London's Pulse: Medical Officer of Health reports 1848-1972

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Bermondsey 1927

Report on the sanitary condition of the Borough of Bermondsey for the year 1927

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If people in these conditions could be provided with suitable
dwellings in suitable districts, I have no doubt that many of the
cases of tuberculosis would not arise. Hardly a day passes
that we do not get letters from people who have actually got a case
of tuberculosis in their own family, or in which one or more
members of the family has got into such a state of health that
they are recommended by their medical attendant to look, not
only for another house, but a house some distance from the centre
of London. Owing, however, to the present housing conditions,
the soil upon which the disease flourishes is left untouched with
the result that, sooner or later, the people become a burden to the
community.
Intimately bound up with the question of overcrowding is the
question of the clearance of slum areas. The connection may not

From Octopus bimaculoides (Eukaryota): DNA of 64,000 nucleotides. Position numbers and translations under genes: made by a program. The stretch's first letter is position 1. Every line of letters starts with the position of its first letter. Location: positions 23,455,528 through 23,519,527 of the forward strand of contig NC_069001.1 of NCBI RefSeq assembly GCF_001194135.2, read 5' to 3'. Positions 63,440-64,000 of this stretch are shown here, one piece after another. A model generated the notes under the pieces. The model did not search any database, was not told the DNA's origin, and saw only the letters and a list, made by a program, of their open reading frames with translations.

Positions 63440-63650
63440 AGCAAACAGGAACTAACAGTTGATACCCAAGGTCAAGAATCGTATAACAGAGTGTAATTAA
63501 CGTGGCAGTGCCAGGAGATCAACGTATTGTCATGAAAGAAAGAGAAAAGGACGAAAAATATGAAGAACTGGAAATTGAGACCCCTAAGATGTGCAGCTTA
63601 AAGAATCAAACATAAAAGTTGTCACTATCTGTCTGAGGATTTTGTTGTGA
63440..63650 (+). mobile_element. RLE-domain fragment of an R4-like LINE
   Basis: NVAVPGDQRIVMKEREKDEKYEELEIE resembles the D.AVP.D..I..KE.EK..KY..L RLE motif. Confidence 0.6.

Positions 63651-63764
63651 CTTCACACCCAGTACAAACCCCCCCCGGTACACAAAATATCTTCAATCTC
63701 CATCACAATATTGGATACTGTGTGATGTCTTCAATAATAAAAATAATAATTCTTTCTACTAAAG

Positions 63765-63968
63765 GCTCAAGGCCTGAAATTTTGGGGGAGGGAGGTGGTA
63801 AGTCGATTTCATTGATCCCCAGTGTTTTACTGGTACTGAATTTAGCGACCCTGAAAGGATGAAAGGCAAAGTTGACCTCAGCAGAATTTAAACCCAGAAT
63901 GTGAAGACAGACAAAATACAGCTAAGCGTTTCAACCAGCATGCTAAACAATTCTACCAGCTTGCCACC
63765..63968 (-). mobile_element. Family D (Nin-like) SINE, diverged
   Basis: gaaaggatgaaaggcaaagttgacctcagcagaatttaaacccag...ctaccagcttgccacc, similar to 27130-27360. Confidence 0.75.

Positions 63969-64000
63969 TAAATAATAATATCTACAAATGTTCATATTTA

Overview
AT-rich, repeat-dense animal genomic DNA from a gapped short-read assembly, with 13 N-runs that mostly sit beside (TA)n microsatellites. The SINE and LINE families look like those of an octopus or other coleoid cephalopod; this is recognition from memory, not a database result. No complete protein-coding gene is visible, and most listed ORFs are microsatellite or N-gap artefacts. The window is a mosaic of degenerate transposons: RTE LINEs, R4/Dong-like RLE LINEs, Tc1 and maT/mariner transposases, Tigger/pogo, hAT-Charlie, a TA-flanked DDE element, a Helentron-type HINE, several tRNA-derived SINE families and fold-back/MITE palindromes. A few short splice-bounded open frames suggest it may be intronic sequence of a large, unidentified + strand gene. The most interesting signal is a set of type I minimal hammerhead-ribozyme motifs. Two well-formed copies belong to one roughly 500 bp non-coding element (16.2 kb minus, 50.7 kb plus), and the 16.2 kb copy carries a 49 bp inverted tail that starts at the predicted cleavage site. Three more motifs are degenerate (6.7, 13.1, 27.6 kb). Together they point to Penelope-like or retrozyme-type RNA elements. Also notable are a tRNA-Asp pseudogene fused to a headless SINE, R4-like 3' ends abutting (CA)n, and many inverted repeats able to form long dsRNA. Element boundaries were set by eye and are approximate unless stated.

appear quite evident at first sight, but it is found in slum areas
that not only do the houses per acre come within the definition of
overcrowding as to the number of houses and the number of
persons per acre, but the houses themselves are so old and dilapidated,
and are, as a rule, let at such low rentals that they automatically
lend themselves to overcrowding because the worst and
poorest elements of the population rapidly gravitate into them.
Coming to the definition of overcrowding—that is over 12 houses or
100 persons to the acre—these slum areas generally run up to 40
or 50 houses or 300 persons to the acre. In clearing away slum
areas, therefore, we are automatically reducing overcrowding. To
remedy matters in Bermondsey, one area of 4 acres has been
cleared by the Borough Council and one of 6 acres is being cleared
by the County Council, and the clearance of another area is in
contemplation.
This, however, does not touch the large number of very old
houses still existent in this Borough, which have had their lives
and are practically ready to be pulled down.
There are several methods in which acquired land could be
utilised to provide housing accommodation at low rentals suitable
to the classes with which we have to deal and which are most in
need of the accommodation, namely: —